The Tim Burton and Johnny Depp revival / theatrical reinvention of the vampire soap opera Dark Shadows took a step closer to reality this week. Author Seth Grahame-Smith has been hired to write the picture, and the companies involved (Warner Bros., GK Films and Depp’s Infinitum Nihil) tentatively plan to start production in January.
Deadline says that Grahame-Smith, most famous for the novels Pride and Prejudice and Zombies and Abraham Lincoln: Vampire Hunter, got the gig on the strength of that latter novel. (Not having read Grahame-Smith’s books, I can’t offer whether or not the word strength should be taken in ironic quotes.)
This script will be an all-new take; John August previously wrote a draft. But remember that Burton and Timur Bekmambetov picked up the rights to the Lincoln novel not too long ago, so they’re obviously taken with the writer’s ideas.
So taken, in fact, that this is part of the production pushback for Dark Shadows. The last time we talked about the project, Graham King of GK Films was saying we could expect a fall 2010 shoot. At the time we knew that August’s draft was going to get a rewrite, but with an all-new take in play, more time could be needed.
(And, for what it’s worth, Deadline also says that AL:VH is likely to be the next directorial project for Bekmambetov.)
King previously said that the movie “would have something to say in the post-Twilight world of emo vampires,” but that was SciFi Wire paraphrasing him; without more info it’s hard to say what that mean. Could just be the site’s own spin while looking for an additional angle on the project. And by the time this film comes out, sideways Twilight commentary could be pointless anyway.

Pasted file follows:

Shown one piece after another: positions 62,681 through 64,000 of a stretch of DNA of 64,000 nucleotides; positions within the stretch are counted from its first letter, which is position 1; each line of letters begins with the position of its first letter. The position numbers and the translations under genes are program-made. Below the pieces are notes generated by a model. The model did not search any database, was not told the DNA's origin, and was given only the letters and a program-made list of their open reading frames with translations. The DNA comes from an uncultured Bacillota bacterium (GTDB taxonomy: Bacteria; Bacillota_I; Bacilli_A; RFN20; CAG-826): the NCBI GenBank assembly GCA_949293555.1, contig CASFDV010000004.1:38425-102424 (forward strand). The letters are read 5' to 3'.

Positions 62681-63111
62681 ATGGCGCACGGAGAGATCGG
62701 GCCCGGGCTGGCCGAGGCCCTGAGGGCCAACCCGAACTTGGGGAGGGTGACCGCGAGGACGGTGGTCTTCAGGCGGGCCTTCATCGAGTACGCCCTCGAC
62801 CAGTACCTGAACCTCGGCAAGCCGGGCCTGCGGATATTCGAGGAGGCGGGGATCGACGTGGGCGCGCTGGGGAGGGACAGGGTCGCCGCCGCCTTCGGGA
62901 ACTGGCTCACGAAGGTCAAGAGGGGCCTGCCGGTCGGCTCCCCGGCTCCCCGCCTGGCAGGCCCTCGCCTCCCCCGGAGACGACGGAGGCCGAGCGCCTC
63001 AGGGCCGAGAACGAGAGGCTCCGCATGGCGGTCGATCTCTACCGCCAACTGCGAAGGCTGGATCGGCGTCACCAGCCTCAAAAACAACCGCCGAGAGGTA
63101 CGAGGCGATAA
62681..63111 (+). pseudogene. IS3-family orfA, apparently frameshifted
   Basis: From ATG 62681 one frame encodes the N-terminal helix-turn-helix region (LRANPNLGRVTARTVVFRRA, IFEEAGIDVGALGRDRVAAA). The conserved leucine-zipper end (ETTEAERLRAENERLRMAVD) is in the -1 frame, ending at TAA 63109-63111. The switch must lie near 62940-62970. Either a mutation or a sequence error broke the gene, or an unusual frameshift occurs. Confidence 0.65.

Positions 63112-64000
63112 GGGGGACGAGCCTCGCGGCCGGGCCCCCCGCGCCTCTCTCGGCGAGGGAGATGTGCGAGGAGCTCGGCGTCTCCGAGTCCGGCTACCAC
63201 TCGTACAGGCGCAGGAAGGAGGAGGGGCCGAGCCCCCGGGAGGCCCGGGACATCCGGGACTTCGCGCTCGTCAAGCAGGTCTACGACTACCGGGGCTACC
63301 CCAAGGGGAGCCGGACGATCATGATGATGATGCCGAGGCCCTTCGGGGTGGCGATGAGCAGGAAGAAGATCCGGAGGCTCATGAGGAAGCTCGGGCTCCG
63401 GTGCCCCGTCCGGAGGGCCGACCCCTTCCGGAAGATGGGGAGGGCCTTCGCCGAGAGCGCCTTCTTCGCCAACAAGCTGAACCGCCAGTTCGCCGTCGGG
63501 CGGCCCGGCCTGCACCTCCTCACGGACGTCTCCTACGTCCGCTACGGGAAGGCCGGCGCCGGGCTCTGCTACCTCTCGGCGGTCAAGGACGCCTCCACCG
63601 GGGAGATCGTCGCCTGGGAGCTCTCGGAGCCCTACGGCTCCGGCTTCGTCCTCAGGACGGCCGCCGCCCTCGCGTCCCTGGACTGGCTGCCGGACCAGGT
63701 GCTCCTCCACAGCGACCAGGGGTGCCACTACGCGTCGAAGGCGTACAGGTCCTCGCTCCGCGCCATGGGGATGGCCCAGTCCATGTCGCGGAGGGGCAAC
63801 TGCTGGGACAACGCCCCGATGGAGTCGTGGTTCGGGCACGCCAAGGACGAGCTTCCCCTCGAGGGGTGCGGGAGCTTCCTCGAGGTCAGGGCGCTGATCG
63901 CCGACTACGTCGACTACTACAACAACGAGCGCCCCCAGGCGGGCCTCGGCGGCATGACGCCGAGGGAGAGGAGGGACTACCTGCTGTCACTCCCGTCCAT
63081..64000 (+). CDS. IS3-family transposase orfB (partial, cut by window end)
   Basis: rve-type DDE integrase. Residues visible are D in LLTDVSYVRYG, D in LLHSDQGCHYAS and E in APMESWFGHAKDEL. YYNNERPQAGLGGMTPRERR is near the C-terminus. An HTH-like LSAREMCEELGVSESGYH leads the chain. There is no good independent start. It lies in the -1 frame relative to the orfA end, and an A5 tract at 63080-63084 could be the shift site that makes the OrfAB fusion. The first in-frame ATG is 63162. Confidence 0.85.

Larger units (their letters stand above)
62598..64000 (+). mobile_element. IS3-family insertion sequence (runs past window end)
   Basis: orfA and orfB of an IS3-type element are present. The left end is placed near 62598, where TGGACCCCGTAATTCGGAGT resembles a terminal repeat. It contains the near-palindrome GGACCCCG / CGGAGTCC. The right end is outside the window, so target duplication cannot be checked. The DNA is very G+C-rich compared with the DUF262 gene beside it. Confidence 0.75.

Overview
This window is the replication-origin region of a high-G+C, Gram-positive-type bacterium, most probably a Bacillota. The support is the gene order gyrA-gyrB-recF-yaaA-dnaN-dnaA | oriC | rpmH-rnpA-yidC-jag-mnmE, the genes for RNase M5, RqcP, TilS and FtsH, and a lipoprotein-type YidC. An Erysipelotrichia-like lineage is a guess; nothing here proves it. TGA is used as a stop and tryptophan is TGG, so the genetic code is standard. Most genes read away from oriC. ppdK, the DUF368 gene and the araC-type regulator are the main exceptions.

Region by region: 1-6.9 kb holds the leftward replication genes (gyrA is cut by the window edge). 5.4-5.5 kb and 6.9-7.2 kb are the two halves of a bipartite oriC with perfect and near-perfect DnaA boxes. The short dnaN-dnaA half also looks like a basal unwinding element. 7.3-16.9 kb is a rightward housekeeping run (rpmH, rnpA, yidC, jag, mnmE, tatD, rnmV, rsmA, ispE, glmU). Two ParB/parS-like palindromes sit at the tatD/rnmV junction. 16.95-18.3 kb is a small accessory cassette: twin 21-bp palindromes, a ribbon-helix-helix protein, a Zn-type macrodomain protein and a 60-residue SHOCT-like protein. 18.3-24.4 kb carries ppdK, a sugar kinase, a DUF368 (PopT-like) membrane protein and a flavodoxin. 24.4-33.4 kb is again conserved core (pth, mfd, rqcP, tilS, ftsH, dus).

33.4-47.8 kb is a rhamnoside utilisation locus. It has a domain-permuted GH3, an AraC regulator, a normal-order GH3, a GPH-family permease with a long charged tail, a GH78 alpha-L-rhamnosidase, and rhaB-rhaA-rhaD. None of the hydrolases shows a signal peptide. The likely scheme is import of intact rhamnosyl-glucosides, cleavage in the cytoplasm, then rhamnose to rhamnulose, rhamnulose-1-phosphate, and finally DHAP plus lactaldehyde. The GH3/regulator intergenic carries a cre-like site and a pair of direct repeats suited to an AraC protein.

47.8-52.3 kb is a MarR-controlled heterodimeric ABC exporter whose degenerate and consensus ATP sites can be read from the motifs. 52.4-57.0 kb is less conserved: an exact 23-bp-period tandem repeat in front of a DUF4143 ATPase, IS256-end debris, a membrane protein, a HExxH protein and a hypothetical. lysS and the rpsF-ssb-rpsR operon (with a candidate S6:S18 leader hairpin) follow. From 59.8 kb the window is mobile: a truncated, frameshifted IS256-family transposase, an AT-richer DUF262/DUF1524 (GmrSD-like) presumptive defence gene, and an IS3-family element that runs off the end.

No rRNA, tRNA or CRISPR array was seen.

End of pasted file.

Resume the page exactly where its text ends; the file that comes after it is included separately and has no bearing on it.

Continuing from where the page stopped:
Dark Shadows ran on ABC from 1966 to 1971. The daytime soap didn’t introduce signature character Barnabas Collins (to be played by Depp in the film) until a year into the run. Along with Collins the show became famous for introducing many supernatural elements to the already well-established daytime soap formula. Was that the birth of the same pop-culture impulse that makes Twilight huge? More or less. The twelve hundred episodes of the show explored stories and tropes that were more far-reaching and knowingly over the top than anything else on daytime TV at the time: time travel, parallel universes, and many monsters.